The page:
“I wanted to be tired from working too hard instead of being tired from treatments.”
The day after I was diagnosed with acute myelogenous leukemia (AML), I talked to my managers and Human Resources department and it was decided I would leave immediately to take time off before the transplant process started. I went on leave in the first week of July and decided to go back as soon as my doctor said it was okay, which was six months post-transplant.
I had the ability to communicate with my company as much or as little as I wanted to throughout the process just to stay connected. When I was ready to return we talked about a starting date that made sense for everyone.
“What will my co-workers think?”
I had concerns about everything from ‘would my memory be the same?’ to ‘would my co-workers recognize me with short hair?’ I worried about being able to work long hours and keep up the same pace as my co-workers. I worried about the time I had missed and how that would affect my career.
I wanted to avoid playing the victim and didn’t want sympathy for what I went through. I was just eager to return but I found that some people were “extra nice” to me. I think the biggest issue for me was internal – getting over my own fears of falling behind and needing to make up for what I had missed.
“Do I have to tell my co-workers about my transplant?”
Any information I shared about my health situation was on my own terms, to whomever I chose to tell. I was able to start at full pace, but everyone was aware of my situation and I knew that if it became too much I would let them know.
“I could have taken things a little slower”
In hindsight, I was overly eager to get back to work because I felt like I was missing out. I realize that I went right back into a fast-paced, high-strung corporate environment and maybe I could have taken things a little slower.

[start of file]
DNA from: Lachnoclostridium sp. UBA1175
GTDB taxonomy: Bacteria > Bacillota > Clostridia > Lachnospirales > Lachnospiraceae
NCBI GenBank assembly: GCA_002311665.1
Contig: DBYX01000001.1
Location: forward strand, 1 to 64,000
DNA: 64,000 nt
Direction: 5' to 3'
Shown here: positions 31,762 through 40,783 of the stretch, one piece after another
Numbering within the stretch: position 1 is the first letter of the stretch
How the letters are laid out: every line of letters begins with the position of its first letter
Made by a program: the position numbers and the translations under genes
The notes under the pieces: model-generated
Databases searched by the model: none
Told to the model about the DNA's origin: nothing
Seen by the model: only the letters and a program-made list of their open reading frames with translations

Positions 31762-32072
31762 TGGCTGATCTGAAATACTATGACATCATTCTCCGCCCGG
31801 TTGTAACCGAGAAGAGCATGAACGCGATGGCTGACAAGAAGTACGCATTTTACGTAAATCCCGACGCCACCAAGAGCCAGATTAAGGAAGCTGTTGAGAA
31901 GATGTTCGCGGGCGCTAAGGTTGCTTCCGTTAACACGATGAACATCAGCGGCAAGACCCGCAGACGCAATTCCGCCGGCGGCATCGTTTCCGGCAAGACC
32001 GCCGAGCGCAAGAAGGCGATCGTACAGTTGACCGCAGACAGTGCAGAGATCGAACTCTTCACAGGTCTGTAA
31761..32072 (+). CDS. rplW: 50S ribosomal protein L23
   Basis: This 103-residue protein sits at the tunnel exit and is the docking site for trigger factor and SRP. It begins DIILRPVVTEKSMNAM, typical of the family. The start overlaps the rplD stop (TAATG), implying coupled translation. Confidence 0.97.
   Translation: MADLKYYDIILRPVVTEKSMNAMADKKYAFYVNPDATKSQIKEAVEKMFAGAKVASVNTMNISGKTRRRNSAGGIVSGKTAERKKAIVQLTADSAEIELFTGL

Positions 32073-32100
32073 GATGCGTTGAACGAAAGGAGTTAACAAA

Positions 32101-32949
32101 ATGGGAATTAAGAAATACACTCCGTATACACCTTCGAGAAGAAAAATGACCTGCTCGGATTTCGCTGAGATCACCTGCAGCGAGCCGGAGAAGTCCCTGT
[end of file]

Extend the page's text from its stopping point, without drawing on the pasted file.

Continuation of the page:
My advice is to take your time. It is an internal battle that you have to keep control of, if you are anything like me! I learned that it is okay to work your way back into it and that you are probably putting more pressure on yourself to get back to normal than your company will expect of you.
Most of all make sure you are ready mentally and physically to endure all that needs to be done in a day’s work. Try to maintain an efficient work/life balance because after what you went through, you deserve to be happy, healthy, and do what you love.
“My employer could no longer accommodate my needs”
I retired from my job before I was diagnosed with acute myelogenous leukemia (AML). After my transplant, I started to consider returning to work. I started a new job with a new employer. I completely disclosed my medical history during my interview. I know that is not required, but I did. My new employer understood that I had many doctor appointments and would have to adjust my schedule to meet my needs.
“I can have a flexible schedule”
I was very much aware of my rights, but my new employer was not as aware. They were willing to explore; it was just all new to them. We agreed to a contracted status of working less than a full week. This allowed me to work and have my life outside work.
However, the longer I worked, the more time I needed to take off for transplant complications. Because there were no part-time employees at my company, it was difficult to keep up a part-time schedule, so I chose to leave this job and retire from my career.
“I listened to my body”
Embrace the possibility that post-transplant may be different from pre-transplant in that you become aware of your own body changes. For me, I could feel I was not as “quick.” I could not multi-task at a level I remembered functioning at prior. Even though I could not work as much as before, I knew I was contributing to the team.
“Working is not my whole life”
My experience has shown me that working is a good thing, but depending where you are in your life, it may or may not be a priority for you. In my case, I am 58 years young. Working too much was not good for me. I didn’t want work to be my whole life, so I chose to leave when my body told me it was time. I wanted to start a different life, one that involved helping others and having more meaning for me.
Understand your rights about going back to work and disclosing health information with these resources: